New York State lawmakers passed budget legislation for fiscal year 2024, and it now awaits the governor’s signature. The legislation would partially roll back the state’s bail reform law, expanding judges’ authority to set money bail. It also omits the Clean Slate Act, which would have automatically sealed, after several years, the criminal records of many of the more than 2.3 million New Yorkers with conviction histories.
Ames Grawert, senior counsel in the Justice Program at the Brennan Center for Justice at NYU Law, had the following comment:
“We are disappointed that lawmakers failed to include the Clean Slate Act in this year’s budget. We strongly urge them to pass it in the post-budget session. Brennan Center research conclusively demonstrates that having a criminal record contributes to financial hardship for New Yorkers and their families, and depresses the economy at the community and state levels. By automatically sealing these records after several years, the Clean Slate Act would help break the link between poverty and mass incarceration, reduce racial disparities in the state’s workforce, and improve public safety.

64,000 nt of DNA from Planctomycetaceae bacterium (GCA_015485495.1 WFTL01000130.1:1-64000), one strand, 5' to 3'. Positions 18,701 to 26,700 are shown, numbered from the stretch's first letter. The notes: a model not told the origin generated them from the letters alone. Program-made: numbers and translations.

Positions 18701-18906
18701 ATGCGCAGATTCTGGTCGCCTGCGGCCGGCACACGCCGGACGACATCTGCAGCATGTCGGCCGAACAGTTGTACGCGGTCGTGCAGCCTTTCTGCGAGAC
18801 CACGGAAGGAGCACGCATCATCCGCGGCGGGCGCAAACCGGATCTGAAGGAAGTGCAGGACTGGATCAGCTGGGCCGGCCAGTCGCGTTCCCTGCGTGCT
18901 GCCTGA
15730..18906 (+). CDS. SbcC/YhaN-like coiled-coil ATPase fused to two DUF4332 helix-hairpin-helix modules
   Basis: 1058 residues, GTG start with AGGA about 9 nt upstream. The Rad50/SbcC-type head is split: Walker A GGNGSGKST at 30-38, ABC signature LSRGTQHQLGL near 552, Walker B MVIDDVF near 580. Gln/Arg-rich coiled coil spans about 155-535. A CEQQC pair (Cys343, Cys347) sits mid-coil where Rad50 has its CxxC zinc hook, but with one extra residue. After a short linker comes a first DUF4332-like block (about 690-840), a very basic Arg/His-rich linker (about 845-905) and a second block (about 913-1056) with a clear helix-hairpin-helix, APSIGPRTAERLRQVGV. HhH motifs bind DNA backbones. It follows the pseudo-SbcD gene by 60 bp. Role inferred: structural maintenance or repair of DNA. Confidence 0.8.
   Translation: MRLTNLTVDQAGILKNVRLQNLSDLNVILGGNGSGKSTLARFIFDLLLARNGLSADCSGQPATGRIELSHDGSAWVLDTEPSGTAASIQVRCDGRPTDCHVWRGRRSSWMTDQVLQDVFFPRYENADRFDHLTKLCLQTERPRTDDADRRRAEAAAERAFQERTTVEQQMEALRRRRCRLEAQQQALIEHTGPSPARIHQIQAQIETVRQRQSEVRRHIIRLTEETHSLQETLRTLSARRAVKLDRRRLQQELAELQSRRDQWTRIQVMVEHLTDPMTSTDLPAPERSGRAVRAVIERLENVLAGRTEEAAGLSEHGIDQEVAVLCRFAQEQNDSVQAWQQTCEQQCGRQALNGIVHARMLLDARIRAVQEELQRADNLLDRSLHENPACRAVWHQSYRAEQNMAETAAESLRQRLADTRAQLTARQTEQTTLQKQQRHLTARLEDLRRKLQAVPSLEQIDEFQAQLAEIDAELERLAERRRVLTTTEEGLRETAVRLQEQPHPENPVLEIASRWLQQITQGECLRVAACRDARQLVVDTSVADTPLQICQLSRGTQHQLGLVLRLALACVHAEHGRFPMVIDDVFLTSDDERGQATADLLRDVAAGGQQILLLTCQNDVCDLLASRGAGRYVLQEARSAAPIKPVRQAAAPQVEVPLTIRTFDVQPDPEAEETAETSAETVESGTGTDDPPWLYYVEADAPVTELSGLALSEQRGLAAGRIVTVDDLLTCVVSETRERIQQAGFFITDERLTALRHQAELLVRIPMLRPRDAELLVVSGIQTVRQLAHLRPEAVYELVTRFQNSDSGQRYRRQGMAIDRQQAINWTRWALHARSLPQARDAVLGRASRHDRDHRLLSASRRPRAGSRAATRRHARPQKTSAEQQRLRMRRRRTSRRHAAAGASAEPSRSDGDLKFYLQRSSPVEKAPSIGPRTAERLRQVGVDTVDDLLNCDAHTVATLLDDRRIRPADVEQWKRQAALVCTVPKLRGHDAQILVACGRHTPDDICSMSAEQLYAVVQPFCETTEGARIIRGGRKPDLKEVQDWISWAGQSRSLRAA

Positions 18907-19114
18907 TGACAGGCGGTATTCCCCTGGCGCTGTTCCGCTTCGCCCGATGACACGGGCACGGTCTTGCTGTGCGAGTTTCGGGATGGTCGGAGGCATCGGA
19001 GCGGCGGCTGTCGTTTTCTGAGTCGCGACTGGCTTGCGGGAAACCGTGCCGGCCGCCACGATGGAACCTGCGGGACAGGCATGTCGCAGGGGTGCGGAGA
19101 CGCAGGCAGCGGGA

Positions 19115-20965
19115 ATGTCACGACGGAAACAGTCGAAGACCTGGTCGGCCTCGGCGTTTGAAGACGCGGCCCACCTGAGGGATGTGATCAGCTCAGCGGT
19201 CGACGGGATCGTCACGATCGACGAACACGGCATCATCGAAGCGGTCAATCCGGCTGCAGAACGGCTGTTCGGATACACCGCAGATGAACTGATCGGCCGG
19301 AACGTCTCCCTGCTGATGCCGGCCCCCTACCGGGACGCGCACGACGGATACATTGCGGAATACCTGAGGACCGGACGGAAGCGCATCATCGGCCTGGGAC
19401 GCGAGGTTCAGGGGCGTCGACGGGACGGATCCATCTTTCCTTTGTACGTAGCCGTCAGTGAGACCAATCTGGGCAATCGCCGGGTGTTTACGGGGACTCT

“We are also disappointed by the legislature’s continued focus on revising bail reform, to the exclusion of other policies that can make our communities safer. Research shows that when it comes to the effect of bail reform on crime, rhetoric continues to far outstrip reality.”
More than 2.3 million New Yorkers face barriers to employment, housing, and other opportunities because they have a criminal record. The burden falls heaviest on New York’s communities of color. Under the Clean Slate Act, most people’s misdemeanor records would be sealed after three years of being out of prison and conviction free, and most felony records after seven years.
In 2019, New York State adopted a law ending the use of cash bail in most cases involving misdemeanors and nonviolent felonies. Some politicians have blamed it for recent increases in crime in the state, although these increases mirror trends nationwide. The best available research shows that bail reform has not driven recent increases in crime.
Brennan Center Resources
- “Why New York’s Clean Slate Act Is Essential for Economic Justice” (September 16, 2022)
- “Myths and Realities: Understanding Recent Trends in Violent Crime” (July 12, 2022)
- “The Clean Slate Act Can Build a More Prosperous New York” (January 14, 2022)
- “Poverty and Mass Incarceration in New York: An Agenda for Change” (February 23, 2021)